Zeno’s Conscience, by Italo Svevo
1923, 437 pp. Translation by William Weaver, 2001.
The legend of Italo Svevo is one of the great Cinderella stories of modern literature. Svevo’s real name was Ettore Schmitz, and he was principally a successful businessman in Trieste. He also had an interest in fiction and wrote two novels, published at his own expense in 1892 and 1898, to absolutely no acclaim whatsoever. They received decent reviews, but nobody read them. Discouraged by being totally ignored by the reading public, Svevo gave up on literature for decades and devoted himself to business instead. Some years later he enrolled in English classes taught by an eccentric, down-on-his-luck Irishman named James Joyce. Joyce showed Svevo some of the stories that would later go into Dubliners, and Svevo mentioned, in an embarrassed and self-deprecating way, that he also used to write stories. He gave Joyce his two novels, and Joyce loved them. He encouraged Svevo to resume writing, and by the time Svevo finished Zeno’s Conscience in 1923, Joyce had published Ulysses, was living in Paris, and was well on his way to being the most notorious author in the world. He used his formidable skills of literary promotion to get Svevo an audience and some notoriety, and soon Svevo was proclaimed, somewhat inaccurately, the Italian Proust. Svevo’s last years were happy and successful; he died in a car accident in 1928, but his novel was quickly translated into English and immediately joined the pantheon of the great Modernists.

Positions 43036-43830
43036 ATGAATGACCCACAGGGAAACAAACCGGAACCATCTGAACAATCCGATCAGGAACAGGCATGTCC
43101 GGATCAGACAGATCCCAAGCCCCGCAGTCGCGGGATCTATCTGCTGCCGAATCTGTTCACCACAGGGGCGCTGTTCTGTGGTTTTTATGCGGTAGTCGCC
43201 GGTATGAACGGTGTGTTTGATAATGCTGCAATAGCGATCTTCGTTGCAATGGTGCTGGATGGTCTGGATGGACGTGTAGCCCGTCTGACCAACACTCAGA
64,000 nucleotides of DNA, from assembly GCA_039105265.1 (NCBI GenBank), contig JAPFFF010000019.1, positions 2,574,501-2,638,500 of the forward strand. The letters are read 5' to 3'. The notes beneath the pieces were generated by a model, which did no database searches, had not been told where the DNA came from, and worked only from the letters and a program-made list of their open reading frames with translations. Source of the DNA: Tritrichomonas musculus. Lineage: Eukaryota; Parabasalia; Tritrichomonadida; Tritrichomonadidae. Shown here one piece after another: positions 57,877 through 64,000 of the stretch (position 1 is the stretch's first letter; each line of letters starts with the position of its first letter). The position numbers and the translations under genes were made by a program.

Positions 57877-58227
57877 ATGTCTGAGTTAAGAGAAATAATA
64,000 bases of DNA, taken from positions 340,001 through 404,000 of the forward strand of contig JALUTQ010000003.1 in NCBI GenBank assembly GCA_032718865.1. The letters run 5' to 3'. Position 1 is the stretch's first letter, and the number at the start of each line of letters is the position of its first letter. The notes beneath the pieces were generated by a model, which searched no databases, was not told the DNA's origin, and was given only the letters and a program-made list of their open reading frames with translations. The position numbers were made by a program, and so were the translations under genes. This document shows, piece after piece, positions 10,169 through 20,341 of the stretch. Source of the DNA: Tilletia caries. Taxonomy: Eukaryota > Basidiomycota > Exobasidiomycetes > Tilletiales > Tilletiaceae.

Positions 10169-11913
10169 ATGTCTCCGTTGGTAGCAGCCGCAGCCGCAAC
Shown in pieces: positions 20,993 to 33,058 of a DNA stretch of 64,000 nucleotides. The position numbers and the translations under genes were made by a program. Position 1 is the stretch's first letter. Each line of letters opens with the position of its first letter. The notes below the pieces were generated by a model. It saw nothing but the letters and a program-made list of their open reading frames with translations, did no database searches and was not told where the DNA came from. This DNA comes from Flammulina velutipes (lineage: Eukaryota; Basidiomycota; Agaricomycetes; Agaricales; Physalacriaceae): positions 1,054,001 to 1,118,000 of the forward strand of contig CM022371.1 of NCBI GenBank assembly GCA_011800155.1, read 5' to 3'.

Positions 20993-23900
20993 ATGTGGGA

So much for the reputation and the preliminary throat-clearing, on to the book. Zeno’s Conscience purports to be the manuscript written by one Zeno Cosini, aging and neurotic Triestine businessman, as part of his psychoanalysis. The first section details his absurd, futile, lifelong attempts to quit smoking; the second his relationship with his father; the third his courtship of the beautiful but distant Ada and eventual marriage to her less beautiful sister Augusta as well as his infidelity with a silly, annoying singer named Carla; the fourth section deals with his business relationship with Guido, his former rival for Ada’s hand; and the last is a sort of summing-up and attack on psychoanalysis in general. Zeno is endlessly self-deceiving, and in general the book consists of one situation after another which calls to mind that old line from Hamlet: “Methinks the lady doth protest too much.”
So when Zeno has wild, psychosomatic pains which he assures us are not due to guilt over his infidelity, we understand that he is protesting too much. Every time he declares that he does not hate Guido, who succeeded in marrying Ada where he failed, we understand that he is protesting too much. When he is at pains to tell us how much he loved his father, respects his doctor, or loves his mistress’s singing, we understand that he is protesting too much. But Zeno knows that there is something wrong with him, and he is attempting to analyze it—the trouble is that he is analyzing it from an entirely incorrect position. He is excellent at finding scapegoats for his problems, always returning to the poison which his chain-smoking puts in his veins. But we very quickly understand that the problem is not Zeno’s smoking, or his mystery pains, or his brother-in-law. The problem is Zeno.